Controlling the bigleaf mahogany trade

Posted on 14 July 2006
Bigleaf mahogany receives better potection at CITES. Credit: WWF-Canon / A. Bärtschi
Lima, Peru – Despite international protection, bigleaf mahogany is still being plundered at an unsustainable rate, with levels of illegal logging and the lack of implementation of international legal trade requirements pushing this tropical hardwood tree towards extinction, say WWF and TRAFFIC.

“It’s about time countries agreed to drastic action and international cooperation between neighbouring source and consumer countries,” said WWF Global Species Programme Director Dr Susan Lieberman, commenting on a discussion on bigleaf mahogany at a plants committee meeting of the Convention on International Trade in Endangered Species of Wild Fauna and Flora (CITES) recently held in Peru.

“As Peru is by far the largest exporter of bigleaf mahogany today, we are particularly concerned about the situation here,” she added.

Although important advances have been made towards reducing illegal mahogany from filtering to the international market, WWF and TRAFFIC believe Peru has still to address several key governance, management and technical issues in order to guarantee the control of a situation. This includes ensuring that bigleaf mahogany exports are legal in origin, and that there is an increase in the transparency of the trade chain to reduce levels of illegal trade.

Bigleaf mahogany from the Amazon is one of the most valuable in the timber trade. And as a result of intensive felling, most of the Central American, Mexican and Caribbean forests have already been depleted of mahogany.

Due to concern over the impact of this trade on its wild populations, bigleaf mahogany (Swietenia macrophylla) was listed under CITES in 2003. The listing allows international trade, as long as it is legal and biologically sustainable.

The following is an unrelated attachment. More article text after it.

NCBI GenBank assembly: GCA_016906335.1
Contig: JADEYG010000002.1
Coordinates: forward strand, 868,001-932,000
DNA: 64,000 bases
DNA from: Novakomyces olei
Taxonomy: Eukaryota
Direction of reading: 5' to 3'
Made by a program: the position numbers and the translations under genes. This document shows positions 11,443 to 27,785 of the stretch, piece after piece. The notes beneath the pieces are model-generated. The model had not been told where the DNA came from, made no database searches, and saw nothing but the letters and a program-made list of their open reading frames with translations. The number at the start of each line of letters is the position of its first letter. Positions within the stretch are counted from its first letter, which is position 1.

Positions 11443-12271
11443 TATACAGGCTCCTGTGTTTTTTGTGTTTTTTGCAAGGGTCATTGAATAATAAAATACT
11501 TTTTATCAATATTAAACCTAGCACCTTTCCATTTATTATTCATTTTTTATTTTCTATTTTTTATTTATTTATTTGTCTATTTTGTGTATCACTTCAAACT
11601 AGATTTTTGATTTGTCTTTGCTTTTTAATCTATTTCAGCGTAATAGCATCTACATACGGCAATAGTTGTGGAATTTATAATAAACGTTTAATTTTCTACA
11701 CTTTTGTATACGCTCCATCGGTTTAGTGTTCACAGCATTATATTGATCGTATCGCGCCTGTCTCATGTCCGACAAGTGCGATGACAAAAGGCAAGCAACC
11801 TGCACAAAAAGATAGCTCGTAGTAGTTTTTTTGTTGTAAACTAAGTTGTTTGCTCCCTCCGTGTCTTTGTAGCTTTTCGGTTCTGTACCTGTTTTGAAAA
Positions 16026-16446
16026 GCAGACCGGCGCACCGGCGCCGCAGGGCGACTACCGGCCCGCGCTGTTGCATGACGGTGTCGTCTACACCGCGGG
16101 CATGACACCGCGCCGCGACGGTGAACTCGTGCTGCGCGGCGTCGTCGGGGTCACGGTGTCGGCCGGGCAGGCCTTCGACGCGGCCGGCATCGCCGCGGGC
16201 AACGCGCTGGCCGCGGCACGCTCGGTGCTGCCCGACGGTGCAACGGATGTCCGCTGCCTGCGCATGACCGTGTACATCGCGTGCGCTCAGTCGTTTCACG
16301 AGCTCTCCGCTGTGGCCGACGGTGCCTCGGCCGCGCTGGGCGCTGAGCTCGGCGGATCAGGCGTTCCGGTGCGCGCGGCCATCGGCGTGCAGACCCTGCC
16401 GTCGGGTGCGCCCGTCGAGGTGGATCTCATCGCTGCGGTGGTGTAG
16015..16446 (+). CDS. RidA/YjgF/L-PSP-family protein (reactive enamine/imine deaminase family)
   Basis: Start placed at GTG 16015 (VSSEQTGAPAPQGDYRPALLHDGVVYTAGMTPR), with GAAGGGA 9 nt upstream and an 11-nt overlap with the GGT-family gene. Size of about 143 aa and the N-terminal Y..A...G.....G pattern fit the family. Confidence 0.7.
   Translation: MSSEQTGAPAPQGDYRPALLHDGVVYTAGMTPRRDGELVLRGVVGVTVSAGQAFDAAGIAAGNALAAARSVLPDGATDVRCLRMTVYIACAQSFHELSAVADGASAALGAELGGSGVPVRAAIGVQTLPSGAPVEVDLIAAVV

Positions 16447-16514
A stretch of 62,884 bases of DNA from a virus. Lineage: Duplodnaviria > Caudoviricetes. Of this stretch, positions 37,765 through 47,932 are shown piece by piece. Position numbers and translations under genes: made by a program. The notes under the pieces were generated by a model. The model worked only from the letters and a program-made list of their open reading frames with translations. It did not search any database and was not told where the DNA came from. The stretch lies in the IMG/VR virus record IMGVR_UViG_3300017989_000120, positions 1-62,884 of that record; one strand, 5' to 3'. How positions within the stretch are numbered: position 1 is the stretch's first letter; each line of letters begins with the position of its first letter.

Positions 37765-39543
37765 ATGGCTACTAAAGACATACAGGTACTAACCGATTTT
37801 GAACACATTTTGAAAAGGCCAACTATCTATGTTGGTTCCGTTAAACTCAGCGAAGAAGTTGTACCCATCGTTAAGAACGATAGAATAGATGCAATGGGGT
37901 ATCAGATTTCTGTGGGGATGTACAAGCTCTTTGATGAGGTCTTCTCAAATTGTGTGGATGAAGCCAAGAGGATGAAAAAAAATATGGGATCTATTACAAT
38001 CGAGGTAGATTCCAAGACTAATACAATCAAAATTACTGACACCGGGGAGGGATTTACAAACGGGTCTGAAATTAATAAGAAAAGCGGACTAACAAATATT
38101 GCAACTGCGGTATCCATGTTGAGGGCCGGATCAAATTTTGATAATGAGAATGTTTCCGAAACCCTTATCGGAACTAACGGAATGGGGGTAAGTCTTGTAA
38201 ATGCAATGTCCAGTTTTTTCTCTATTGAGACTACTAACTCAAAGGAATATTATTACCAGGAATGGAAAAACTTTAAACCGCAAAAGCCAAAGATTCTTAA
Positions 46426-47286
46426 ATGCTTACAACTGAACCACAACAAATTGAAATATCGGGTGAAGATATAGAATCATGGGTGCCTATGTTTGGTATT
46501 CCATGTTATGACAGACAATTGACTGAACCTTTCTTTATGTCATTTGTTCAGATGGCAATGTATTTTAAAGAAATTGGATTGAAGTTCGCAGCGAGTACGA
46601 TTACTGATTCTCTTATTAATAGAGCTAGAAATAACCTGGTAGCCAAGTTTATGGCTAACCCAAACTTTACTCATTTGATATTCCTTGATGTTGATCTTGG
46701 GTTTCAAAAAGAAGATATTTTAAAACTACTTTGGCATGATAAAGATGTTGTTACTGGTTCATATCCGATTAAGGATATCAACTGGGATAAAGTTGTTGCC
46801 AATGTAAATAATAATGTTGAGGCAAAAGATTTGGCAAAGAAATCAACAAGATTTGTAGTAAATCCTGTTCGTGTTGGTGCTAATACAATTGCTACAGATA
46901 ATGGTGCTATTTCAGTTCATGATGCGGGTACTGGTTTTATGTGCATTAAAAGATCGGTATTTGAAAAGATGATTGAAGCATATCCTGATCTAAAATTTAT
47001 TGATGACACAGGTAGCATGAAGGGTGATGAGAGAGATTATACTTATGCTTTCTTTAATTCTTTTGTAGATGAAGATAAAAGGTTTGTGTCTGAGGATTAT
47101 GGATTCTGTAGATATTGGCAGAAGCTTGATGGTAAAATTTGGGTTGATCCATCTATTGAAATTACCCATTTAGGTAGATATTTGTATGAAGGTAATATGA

Despite the listing, the illegal and unsustainable trade in the tree species continues.

“We want to see that any exported mahogany has been logged in accordance with national laws and that the exports are not detrimental to the species in the wild,” said Dr Lieberman. “We want importing countries to stop allowing wood to enter their countries that has either been taken illegally, or has been taken in ways that threaten the survival of the species.”

In order to help range States make progress on managing sustainable mahogany populations, delegates attending the CITES Plants Committee meeting suggested developing a regional strategic action plan to address ongoing problems, and addressing enforcement problems. This issue will be high on the agenda at the CITES Standing Committee, scheduled for October 2006 in Geneva, Switzerland, well as at the meeting of the CITES Conference of the Parties (CoP14) in the Hague, The Netherlands in June 2007.


• TRAFFIC, the wildlife trade monitoring network, is a joint programme of WWF and IUCN-the World Conservation Union.

For further information:
Cliona O’Brien, Wildlife Trade Officer
WWF Global Species Programme
Tel: +39 0684497393
Bigleaf mahogany receives better potection at CITES. Credit: WWF-Canon / A. Bärtschi